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Taking allergy seriously


Amanda Lyons


12/04/2019 2:04:20 PM

Specialist Associate Professor Richard Loh talks about growing impacts of allergic disease in Australia, and the need for more funding to tackle it.

Drinking milk
Milk allergy is one of the deadliest food allergies in Australia.

Australia is currently in the midst of an allergy crisis, according to paediatric allergy specialist to Associate Professor Richard Loh.
 
‘We are talking about young people dying and going into emergency departments, in most cases due to anaphylaxis that could have been avoided,’ he said.
 
And Associate Professor Loh believes that a rising rate of allergy among Australians means the problem is only going to get worse.
 
‘One in 10 infants now born in Australia has a documented food allergy, so 10% of infants at 12 months of age,’ he told newsGP.
 
‘For allergens like peanuts, tree nuts, fish, shellfish, only about 20% [of children] outgrow it. Fifteen years ago, I would have said 95% or more would outgrow it by age six.’
 
For some patients, the outcomes can be fatal, with life-threatening allergy rates doubling over the past 10 years and an increase of allergy deaths by 42% over the last six years.
 
People may also be surprised by what has turned out to be one of the most deadly allergies in Australia.
 
‘More than half the deaths from food allergy in Australia that we are aware of in the past five years are actually due to milk, not peanut, tree nuts, fish or shellfish,’ Associate Professor Loh said.
 
Preliminary data from the Victorian Anaphylaxis Register – the only such register in the country, implemented in 2018 after a coroner’s recommendation following the death of a 10-year-old boy from a milk allergy – is alarming to Associate Professor Loh, indicating the potential scale of the problem.
 
‘There were a thousand cases of anaphylaxis presenting to Victorian hospitals in a three-month period, of which 600 were food allergy,’ he said.
 
‘I knew it was under-reported, but when you present the data, that is really high.’

To help address this growing health problem in Australia, the Australasian Society of Clinical Immunology and Allergy (ASCIA) and the consumer group Allergy and Anaphylaxis Australia (A&AA), have joined forces to develop the National Allergy Strategy.
 
‘The National Allergy Strategy calls for a top-to-bottom approach,’ Associate Professor Loh said. ‘That includes a system such as an anaphylaxis register or notification scheme, which collects better data on things such as unsafe foods which don’t have accurate ingredient labels.
 
‘It also includes training of health professionals so that more people can receive quality care, better training in the food-service industry, better access to emerging treatments for food allergies, immunotherapy for insect sting allergy, better diagnosis of drug allergies, and much more.’

Assoc-Prof-Richard-Loh-Hero.jpg
Paediatric allergy specialist Associate Professor Richard Loh believes allergy care in Australia requires a major funding boost.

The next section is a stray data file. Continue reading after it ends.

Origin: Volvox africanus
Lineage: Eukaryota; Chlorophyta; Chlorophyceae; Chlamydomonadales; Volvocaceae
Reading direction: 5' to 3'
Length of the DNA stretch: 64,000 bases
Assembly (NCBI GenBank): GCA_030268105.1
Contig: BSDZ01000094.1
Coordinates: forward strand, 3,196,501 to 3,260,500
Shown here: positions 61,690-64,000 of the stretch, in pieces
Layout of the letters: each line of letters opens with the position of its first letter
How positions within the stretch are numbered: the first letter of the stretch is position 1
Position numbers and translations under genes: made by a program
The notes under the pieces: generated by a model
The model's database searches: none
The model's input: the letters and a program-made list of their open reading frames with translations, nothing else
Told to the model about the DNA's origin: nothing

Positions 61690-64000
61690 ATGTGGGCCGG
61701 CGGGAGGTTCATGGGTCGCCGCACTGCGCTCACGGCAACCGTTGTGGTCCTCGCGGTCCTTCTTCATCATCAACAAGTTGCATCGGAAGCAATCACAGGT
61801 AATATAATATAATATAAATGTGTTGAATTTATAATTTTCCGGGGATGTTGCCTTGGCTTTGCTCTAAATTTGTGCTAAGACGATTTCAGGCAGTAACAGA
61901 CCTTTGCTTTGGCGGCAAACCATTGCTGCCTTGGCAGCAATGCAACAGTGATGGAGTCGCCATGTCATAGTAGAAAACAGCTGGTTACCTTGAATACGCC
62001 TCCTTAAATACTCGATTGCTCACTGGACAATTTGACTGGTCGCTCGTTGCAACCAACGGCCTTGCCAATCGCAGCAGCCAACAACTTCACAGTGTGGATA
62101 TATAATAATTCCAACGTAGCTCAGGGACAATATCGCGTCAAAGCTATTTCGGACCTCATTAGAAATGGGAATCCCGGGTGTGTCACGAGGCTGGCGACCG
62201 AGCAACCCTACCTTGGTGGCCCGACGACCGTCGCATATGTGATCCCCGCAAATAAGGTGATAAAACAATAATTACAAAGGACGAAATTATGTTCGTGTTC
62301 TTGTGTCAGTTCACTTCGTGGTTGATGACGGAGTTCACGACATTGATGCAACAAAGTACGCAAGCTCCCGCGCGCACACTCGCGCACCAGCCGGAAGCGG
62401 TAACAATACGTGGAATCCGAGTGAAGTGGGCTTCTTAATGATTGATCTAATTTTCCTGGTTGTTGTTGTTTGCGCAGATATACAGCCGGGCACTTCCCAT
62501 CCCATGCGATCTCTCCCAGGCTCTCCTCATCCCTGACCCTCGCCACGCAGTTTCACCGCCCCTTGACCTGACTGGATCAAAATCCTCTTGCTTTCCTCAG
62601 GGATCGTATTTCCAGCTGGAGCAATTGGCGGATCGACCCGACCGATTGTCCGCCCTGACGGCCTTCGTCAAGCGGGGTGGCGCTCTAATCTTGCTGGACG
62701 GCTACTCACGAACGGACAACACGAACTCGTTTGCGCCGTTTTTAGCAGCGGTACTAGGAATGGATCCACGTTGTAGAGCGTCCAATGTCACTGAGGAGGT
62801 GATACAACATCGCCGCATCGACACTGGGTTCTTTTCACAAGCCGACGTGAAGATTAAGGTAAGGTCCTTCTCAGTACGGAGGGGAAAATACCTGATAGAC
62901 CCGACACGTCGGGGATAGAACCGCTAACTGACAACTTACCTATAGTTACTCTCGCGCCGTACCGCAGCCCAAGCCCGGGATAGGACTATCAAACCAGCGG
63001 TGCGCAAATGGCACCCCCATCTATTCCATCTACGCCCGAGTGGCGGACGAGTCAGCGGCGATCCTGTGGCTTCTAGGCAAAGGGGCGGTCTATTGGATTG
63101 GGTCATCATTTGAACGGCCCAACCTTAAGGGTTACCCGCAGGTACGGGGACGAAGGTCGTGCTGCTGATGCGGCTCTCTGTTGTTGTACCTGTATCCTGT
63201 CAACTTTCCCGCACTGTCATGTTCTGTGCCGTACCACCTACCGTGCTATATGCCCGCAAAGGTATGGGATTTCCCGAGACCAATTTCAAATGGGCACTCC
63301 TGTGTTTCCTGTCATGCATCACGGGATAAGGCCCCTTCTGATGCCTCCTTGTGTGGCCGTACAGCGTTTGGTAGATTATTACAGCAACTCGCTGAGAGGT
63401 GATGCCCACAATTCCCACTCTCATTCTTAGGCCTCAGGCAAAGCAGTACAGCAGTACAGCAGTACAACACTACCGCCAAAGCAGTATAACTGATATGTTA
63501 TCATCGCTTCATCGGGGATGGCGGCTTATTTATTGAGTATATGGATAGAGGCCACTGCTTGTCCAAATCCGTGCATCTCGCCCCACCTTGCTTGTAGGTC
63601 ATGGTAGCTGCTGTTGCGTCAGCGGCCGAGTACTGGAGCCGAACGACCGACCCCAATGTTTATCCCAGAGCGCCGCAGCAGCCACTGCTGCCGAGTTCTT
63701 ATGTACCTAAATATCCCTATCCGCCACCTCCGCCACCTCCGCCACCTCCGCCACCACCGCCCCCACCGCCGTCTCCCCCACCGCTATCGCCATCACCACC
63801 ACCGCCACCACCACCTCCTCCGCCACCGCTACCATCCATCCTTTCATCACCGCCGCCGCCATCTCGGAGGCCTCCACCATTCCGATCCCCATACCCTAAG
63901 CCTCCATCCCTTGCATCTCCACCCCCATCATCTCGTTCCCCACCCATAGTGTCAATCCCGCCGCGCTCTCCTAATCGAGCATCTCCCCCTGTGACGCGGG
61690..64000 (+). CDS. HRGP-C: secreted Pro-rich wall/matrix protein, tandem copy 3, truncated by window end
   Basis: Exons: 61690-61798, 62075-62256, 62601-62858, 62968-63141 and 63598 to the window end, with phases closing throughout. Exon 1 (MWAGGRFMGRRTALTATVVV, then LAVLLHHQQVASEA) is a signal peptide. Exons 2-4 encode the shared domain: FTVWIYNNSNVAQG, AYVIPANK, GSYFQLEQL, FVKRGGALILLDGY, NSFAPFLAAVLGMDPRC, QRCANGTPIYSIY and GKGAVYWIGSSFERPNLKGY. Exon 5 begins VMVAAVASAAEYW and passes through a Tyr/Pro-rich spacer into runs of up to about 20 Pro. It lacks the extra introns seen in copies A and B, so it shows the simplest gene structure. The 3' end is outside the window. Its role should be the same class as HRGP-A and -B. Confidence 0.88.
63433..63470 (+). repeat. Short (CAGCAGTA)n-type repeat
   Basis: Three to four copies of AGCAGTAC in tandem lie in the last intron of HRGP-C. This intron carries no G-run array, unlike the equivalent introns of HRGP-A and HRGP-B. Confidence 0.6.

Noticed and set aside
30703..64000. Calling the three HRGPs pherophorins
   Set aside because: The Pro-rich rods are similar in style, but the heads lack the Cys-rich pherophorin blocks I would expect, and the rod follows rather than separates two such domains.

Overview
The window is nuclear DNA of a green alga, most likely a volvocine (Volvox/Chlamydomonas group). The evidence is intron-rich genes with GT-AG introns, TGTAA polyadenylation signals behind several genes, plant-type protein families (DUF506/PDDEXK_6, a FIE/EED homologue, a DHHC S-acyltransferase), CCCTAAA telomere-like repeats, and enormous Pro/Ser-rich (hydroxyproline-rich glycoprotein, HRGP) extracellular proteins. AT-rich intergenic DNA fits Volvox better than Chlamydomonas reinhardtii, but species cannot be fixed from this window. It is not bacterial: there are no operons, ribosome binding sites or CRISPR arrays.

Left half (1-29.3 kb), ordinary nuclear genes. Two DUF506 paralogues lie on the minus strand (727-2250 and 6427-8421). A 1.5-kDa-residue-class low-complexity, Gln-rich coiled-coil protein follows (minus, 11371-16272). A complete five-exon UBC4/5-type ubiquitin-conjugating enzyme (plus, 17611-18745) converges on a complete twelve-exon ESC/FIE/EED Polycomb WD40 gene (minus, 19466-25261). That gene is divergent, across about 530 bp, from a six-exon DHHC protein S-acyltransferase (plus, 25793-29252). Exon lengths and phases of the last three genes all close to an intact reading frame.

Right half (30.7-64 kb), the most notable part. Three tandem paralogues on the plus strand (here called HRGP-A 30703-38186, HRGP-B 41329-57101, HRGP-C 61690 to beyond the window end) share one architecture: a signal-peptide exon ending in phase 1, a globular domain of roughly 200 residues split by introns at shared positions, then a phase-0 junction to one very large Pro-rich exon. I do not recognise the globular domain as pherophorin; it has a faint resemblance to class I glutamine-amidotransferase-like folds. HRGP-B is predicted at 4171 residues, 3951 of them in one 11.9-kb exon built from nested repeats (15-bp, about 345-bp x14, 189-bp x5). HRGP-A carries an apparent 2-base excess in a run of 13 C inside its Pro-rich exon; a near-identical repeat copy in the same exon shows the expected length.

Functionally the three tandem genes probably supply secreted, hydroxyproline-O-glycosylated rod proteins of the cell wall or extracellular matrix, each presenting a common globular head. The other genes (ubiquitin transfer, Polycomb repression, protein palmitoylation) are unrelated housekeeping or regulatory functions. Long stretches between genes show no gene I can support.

The National Allergy Strategy advocates a shared care model with a whole-of-health approach, designed to improve timely access for patients who require allergy care.
 
GPs are crucial to this model, and to allergy care in general.
 
‘If you look at the BEACH [Bettering the evaluation and care of health] data that analysed presentations to GPs, up to 30% of them are allergy-related,’ Associate Professor Loh said. ‘I think GPs are critical.’
 
But Associate Professor Loh believes a gap in training for GPs and other health professionals has resulted in increasing strain within the health system.
 
‘We can’t blame GPs if we don’t provide them with allergy training and resources,’ he said.
‘And what’s happening is, they are referring a lot of patients to specialists like myself, which has resulted in over 12-month waitlists all around Australia.
 
‘This means that allergy specialists see young people who should be managed by their GP, and could be, if GPs felt more confident. Others who should see an allergy specialist for severe allergies are left to manage themselves leaving them at even greater risk.
 
‘Also, many people in rural and regional areas are travelling unacceptable, costly distances for health care at huge costs to both the family and the health system.
 
‘I’m not asking for more allergists – although we need more – but to provide resources to upskill primary and secondary care.’
 
Despite the serious issues posed by the growing rates of allergy in Australia, the National Allergy Strategy may struggle to gain the governmental funding it needs for implementation, a point of frustration for Associate Professor Loh.
 
‘When you talk about death rates, they are relatively low but they are increasing, at 7% a year, every year for six years,’ he said. ‘If I went to people and said breast cancer was increasing by 7% a year every year, people would say we have to do something about it.
 
‘But people think it’s trivial: a bit of hay fever. And because there’s a lot of misdiagnosis, people don’t quite understand the severity, of not only food allergy, but drug allergy.
 
‘It is a crisis when people take 18 months to access the right health professional, the death rates are increasing, people are not outgrowing their allergies.
 
‘It’s an all-of-government issue, all-of-health and we need to recognise it and work together.’



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Helen Dallimore   15/04/2019 11:27:36 PM

Please recognise this health crisis. Many families living in constant fear.


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